Chaperoning a class of 6-year-olds can be a nightmare, especially when zombies start trying to tear out their guts. Little Monsters is the newest Australian, comedy-horror release that asks: “what if Shaun of the Dead happened on a school trip to a petting-farm?”
Promotional material for Little Monsters was clearly trying to capitalise off Nyong’o’s recent success in the horror genre, following her captivatingly sinister performance in Us, by framing her as the main character in this feature. A confusing decision when she doesn’t even show up for the first 15 minutes of the film. Instead the film opens with a couple going through various heated screaming matches. After checking you’re definitely in the right film screening (twice), you eventually figure out your lead is actually the man in this argument, Dave (Alexander England). Dave is a crude, emotionally inept, washed up musician who, after breaking up with aforementioned screaming girlfriend, goes to live with his sister and her young son.
After Dave takes his nephew to school, we’re finally introduced to Miss Caroline (Lupita Nyong’o), everyone’s favourite ukulele-playing teacher who is unfortunately saddled with the role of love-interest. Dave agrees to help chaperone a class trip only to be closer to Miss Caroline in his increasingly cringey sleazing. Upon arrival to the farm, we’re also introduced to Teddy McGiggle (Josh Gad), playing a children’s entertainer who amazingly manages to be even more unlikable than Dave as it’s soon revealed he’s a rude, selfish, class-A prick. Set on an adorable petting farm in the warm, grassy countryside, the only typical horror element of this location is a sinister US army base located just down the road, where zombies soon escape from to play havoc.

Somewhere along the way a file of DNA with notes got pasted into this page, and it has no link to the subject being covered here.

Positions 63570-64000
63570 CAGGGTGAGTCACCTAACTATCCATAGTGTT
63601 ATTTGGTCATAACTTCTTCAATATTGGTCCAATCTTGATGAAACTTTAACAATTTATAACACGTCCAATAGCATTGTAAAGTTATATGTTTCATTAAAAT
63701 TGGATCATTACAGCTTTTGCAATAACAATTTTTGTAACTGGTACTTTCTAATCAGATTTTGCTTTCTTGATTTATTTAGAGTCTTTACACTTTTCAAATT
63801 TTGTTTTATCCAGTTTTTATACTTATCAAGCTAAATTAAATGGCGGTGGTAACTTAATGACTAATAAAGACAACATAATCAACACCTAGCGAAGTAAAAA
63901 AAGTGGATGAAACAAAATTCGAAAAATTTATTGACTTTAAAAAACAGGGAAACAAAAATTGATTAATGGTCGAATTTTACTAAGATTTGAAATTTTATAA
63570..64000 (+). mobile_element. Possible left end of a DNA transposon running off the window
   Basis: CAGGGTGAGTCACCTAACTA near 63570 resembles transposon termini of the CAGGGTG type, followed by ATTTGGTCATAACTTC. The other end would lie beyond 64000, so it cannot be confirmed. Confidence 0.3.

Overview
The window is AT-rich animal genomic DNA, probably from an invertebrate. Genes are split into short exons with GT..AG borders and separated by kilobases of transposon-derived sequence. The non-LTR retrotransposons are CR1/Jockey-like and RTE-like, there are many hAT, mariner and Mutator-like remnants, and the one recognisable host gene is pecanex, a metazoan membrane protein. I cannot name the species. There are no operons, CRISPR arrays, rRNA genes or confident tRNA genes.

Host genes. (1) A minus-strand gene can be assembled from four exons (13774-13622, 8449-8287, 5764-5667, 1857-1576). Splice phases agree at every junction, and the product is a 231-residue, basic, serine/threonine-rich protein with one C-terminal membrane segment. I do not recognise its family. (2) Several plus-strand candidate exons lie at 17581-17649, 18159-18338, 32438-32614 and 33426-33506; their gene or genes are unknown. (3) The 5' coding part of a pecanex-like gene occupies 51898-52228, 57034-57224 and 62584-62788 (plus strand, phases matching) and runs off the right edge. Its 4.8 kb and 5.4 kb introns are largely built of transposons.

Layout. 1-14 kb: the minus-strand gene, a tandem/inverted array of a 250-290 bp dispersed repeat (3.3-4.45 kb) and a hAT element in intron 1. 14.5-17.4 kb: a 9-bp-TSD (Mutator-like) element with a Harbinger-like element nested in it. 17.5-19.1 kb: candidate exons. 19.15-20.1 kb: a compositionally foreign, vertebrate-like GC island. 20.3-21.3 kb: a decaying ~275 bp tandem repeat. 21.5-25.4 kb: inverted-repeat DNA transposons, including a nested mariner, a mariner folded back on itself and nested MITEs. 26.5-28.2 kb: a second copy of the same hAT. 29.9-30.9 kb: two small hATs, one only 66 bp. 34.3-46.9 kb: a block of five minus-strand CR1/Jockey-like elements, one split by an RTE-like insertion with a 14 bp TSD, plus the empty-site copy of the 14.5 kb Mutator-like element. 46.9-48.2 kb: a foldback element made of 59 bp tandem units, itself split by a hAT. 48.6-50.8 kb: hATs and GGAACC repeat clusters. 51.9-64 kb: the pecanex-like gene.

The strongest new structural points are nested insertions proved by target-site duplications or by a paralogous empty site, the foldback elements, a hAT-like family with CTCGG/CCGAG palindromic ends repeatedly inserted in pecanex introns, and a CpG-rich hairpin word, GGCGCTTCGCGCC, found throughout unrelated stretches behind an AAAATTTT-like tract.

Nyong’o is a ray of sunshine in this film, matching her character’s instant likability factor. Sundress wearing and endlessly cheerful, Miss Caroline is unfortunately a classic Manic Pixie Dream Girl. However, thankfully the trope is turned on its head slightly as Miss Caroline is far from the helpless side-character. When it comes down to kicking-ass and killing zombies, Miss Caroline takes the lead. She is a badass, strong and capable zombie killer who manages to keep the disastrous male characters from falling apart all while singing cheerful songs to distract the children from all the carnage outside. Despite her more fleshed-out character, it’s still disappointing to watch Nyong’o play second fiddle to man-child Dave on his journey of how-to-not-be-a-prick. Perfect angelic woman teaching loathsome and pathetic man is a narrative that should have been battered to death like a rouge zombie years ago so it’s inclusion in this film was disheartening.
The film has plenty of the classic, blunt Australian humour. There’s enough crude jabs and tasteless slurs dropped to make anyone wince, but all are delivered with the cheeky Australian nature that somehow dissolves away most uncomfortable feelings. Each inappropriate comment is topped by the next off-colour remark as the film plays with what’s acceptable to address in a film where half the cast are children. Gad’s character in particular is a nasty caricature of celebrity selfishness and takes the lead in being a jackass, perhaps to try and distract audience’s dislike away from Dave’s equally distasteful nature.
Gore fans may not be as satisfied as they would be by full-out zombie flicks, however we’re still served with plenty of blood and guts on the side of our kills. Our zombies in this film are of the slow variety and won’t be winning any sprints against types from World War Z but their sheer mass is what brings the threat as most attendees to the petting-farm succumb to the zombie virus almost instantaneously, meaning we’re treated to the sight of teen girls in their innocent looking Catholic School attire slowly chasing down a confused-looking lamb.
Though Little Monsters isn’t the strongest of horrors or most cohesive of comedies, the film is still entertaining and takes props for being an interesting twist on the zombie genre. At the very least, this film certainly takes the award for most sing-alongs in a film where people have their faces ripped off by the carnivorous undead.
by Michaela Barton
Michaela is a freelance journalist living in Glasgow who watches far too much Netflix so might as well make a career out of it. Her one true love is procrastination but she’s also a fan of feminist and queer theory, ugly dad shirts, and abducting cats. You can find her on Twitter at @MichaelaBarton_